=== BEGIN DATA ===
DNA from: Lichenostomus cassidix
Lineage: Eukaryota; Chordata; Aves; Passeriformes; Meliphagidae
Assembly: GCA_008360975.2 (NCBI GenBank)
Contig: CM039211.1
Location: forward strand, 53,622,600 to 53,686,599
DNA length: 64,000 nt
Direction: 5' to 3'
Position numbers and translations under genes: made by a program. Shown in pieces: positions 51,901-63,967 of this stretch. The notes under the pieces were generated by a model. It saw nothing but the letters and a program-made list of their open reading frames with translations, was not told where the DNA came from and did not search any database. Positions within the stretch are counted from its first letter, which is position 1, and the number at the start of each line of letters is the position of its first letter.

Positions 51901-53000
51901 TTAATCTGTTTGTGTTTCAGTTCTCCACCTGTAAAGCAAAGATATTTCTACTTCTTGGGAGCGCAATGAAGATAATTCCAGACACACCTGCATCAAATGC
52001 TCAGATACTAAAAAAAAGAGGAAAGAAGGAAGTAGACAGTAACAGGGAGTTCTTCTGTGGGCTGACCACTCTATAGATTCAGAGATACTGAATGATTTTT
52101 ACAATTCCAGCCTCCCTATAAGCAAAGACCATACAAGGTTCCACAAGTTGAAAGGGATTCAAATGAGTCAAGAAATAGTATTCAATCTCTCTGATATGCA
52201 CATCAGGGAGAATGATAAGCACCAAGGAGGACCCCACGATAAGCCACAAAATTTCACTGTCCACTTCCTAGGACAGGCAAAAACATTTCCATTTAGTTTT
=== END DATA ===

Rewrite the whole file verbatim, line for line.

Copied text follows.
DNA from: Lichenostomus cassidix
Lineage: Eukaryota; Chordata; Aves; Passeriformes; Meliphagidae
Assembly: GCA_008360975.2 (NCBI GenBank)
Contig: CM039211.1
Location: forward strand, 53,622,600 to 53,686,599
DNA length: 64,000 nt
Direction: 5' to 3'
Position numbers and translations under genes: made by a program. Shown in pieces: positions 51,901-63,967 of this stretch. The notes under the pieces were generated by a model. It saw nothing but the letters and a program-made list of their open reading frames with translations, was not told where the DNA came from and did not search any database. Positions within the stretch are counted from its first letter, which is position 1, and the number at the start of each line of letters is the position of its first letter.

Positions 51901-53000
51901 TTAATCTGTTTGTGTTTCAGTTCTCCACCTGTAAAGCAAAGATATTTCTACTTCTTGGGAGCGCAATGAAGATAATTCCAGACACACCTGCATCAAATGC
52001 TCAGATACTAAAAAAAAGAGGAAAGAAGGAAGTAGACAGTAACAGGGAGTTCTTCTGTGGGCTGACCACTCTATAGATTCAGAGATACTGAATGATTTTT
52101 ACAATTCCAGCCTCCCTATAAGCAAAGACCATACAAGGTTCCACAAGTTGAAAGGGATTCAAATGAGTCAAGAAATAGTATTCAATCTCTCTGATATGCA
52201 CATCAGGGAGAATGATAAGCACCAAGGAGGACCCCACGATAAGCCACAAAATTTCACTGTCCACTTCCTAGGACAGGCAAAAACATTTCCATTTAGTTTT